A group of researchers at the University of California, San Diego have discovered a technique to double the capacity of fiber-optic circuits which will help carry more data over longer distances at a lower cost. The research has been jointly supported by fiber-optic cable manufacturer Sumitomo Electric Industries and Google.
How Does It Work?
In the report, the researchers have mentioned about a technique to “predistort” the transmitted data so that it can be decoded easily, over longer distances.
The best part is, there is no need to regenerate the signal, greatly reducing the need for repeaters.
This can be done with a device called a frequency comb. This device will help create guardrails for the light beams to encode information, before it is transmitted.
This will cut down the noise involved, before the signal reaches the end of a cable and ensure that the data being transmitted is accurate, over long distances.
The researchers have performed real-time experiments by sending messages over fiber-optic cables for over 7,400 miles, without regenerating the signal, which is a new transmission record in itself.
“After increasing the power by 20 fold, forthe optical signals we sent, we were still able to restore the original information, on using frequency combs at the outset.”said Eduardo Temprana, first author of the paper.
What’s in it for The Internet?
According to Nikola Alic, co-author of the study, the research is one step closer to the vision of an “all-optic network”.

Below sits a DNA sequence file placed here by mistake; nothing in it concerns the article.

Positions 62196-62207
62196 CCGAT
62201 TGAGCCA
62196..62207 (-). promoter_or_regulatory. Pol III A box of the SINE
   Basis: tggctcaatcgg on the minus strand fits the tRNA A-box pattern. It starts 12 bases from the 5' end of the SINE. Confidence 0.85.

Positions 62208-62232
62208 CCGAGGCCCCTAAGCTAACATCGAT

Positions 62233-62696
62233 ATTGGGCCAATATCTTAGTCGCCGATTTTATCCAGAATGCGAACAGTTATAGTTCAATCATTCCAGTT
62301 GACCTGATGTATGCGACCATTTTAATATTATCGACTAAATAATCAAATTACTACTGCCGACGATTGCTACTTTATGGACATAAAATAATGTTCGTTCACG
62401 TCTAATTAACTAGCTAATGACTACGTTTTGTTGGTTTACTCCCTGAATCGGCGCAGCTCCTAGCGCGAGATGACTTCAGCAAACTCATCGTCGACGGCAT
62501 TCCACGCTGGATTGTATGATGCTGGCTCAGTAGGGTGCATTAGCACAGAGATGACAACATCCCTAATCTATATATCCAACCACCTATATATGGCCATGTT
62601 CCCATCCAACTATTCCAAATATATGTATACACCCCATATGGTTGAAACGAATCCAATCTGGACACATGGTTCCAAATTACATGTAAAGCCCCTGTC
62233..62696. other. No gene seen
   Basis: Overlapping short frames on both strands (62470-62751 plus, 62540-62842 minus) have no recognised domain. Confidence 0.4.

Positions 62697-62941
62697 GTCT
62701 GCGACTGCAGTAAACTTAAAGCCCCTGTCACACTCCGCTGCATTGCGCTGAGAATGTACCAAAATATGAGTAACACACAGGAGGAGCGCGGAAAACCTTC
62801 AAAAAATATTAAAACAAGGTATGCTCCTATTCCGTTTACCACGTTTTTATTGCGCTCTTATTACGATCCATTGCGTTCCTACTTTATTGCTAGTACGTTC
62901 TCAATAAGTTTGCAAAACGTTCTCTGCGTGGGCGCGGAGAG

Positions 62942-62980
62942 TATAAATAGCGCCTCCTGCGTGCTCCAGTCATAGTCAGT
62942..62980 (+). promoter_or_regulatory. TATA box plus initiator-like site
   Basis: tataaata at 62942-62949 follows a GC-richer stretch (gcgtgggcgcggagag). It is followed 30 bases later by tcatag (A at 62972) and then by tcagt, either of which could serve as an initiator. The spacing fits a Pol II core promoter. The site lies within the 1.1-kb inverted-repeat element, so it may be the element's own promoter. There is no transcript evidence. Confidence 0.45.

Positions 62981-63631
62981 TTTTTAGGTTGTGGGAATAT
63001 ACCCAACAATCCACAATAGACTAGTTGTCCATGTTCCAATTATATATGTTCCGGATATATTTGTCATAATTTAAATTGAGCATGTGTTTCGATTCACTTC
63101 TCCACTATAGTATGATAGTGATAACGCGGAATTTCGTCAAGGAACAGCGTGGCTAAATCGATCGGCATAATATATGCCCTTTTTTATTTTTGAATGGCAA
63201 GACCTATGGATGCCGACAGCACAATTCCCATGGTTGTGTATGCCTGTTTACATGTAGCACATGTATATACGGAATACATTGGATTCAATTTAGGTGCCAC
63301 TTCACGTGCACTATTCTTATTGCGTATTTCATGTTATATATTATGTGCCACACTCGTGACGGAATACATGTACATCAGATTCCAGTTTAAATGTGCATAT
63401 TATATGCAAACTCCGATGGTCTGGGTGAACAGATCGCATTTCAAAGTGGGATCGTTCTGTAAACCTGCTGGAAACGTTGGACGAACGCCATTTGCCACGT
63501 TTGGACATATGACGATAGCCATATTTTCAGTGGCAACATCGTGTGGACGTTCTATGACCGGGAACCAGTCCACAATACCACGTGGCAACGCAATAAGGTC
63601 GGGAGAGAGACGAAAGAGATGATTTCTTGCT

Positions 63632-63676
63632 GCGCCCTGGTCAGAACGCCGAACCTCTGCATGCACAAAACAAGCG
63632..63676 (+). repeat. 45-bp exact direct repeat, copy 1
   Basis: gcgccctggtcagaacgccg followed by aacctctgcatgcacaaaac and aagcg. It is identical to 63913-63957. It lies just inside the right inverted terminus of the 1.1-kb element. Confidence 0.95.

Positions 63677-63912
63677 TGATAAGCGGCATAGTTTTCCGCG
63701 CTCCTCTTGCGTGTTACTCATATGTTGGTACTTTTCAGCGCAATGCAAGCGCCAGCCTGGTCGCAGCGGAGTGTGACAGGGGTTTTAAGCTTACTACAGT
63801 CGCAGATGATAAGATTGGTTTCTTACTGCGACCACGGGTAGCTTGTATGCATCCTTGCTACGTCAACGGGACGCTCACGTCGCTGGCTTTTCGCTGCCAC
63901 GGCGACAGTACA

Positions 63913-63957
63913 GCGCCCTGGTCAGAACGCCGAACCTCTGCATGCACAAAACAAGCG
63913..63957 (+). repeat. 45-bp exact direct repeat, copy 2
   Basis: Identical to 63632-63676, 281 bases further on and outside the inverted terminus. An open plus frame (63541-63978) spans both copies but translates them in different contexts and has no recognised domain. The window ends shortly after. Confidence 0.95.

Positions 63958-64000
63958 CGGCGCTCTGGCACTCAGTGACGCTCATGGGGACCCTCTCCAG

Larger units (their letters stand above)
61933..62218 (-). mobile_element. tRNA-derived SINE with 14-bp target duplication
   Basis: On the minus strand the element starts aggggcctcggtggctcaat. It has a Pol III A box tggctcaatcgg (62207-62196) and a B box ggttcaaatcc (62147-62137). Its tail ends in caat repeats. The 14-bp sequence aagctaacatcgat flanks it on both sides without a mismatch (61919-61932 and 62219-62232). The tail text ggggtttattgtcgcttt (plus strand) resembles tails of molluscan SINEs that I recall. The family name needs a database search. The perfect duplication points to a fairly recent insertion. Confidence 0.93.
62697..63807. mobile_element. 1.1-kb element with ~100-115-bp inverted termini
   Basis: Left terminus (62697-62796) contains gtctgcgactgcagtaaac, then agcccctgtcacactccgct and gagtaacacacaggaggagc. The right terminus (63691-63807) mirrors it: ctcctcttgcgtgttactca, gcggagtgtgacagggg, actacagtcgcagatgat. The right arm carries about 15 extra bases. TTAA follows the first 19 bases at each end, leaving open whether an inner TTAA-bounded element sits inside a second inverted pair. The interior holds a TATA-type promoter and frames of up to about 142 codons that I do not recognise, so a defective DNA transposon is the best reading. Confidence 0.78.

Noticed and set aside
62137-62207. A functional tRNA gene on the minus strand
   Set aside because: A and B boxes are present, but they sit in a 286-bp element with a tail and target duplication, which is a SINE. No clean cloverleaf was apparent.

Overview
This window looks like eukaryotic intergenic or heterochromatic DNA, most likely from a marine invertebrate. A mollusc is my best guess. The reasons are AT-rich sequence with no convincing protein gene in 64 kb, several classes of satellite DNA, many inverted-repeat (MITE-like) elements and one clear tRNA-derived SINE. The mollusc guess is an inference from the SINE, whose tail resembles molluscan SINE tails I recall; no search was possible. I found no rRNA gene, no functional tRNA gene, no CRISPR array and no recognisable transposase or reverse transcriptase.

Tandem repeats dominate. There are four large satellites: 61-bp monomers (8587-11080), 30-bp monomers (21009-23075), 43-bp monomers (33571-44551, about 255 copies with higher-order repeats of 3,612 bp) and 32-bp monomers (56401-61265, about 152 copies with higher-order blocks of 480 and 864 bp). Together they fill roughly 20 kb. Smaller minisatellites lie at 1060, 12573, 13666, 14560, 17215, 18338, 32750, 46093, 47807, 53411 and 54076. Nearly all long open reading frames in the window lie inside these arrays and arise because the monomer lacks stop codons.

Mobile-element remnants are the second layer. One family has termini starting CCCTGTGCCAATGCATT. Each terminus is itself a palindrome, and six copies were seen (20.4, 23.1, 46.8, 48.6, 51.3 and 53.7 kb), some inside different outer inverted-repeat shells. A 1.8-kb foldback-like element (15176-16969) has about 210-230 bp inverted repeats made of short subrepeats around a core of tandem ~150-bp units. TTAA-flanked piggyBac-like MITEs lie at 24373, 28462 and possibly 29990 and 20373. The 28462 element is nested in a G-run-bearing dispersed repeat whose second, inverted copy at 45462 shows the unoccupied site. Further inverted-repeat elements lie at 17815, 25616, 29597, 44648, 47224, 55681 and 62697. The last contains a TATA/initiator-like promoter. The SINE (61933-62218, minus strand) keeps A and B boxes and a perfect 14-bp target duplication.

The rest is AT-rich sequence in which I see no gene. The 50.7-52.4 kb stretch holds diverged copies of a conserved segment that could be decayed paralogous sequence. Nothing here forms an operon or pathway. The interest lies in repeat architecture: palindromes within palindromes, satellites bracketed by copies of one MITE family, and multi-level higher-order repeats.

Until now, our greatest challenge was increasing the power of lasers to overcome interference and distortion while transmitting data over large distances. But now, such a network could carry more data and would be significantly less expensive than current technology.
“Today’s fiber optic systems are a little like quicksand. With quicksand, the more you struggle, the faster you sink. With fiber optics, after a certain point, the more power you add to the signal, the more distortion you get, in effect preventing a longer reach. Our approach removes this power limit, which in turn extends how far signals can travel in optical fiber without needing a repeater,” said Mr.Alic in a press release.
According to Bart Stuck, a former Bell Laboratories scientist, similar ideas were used earlier in the era of analog voice communications. The U.C. San Diego researchers have taken this idea to the next level for the optical communication world, Stuck said to The New York Times.
Undoubtedly, it’s a revolutionary discovery in data transmission having great potential. How (or if) it will affect our lives—only time will tell.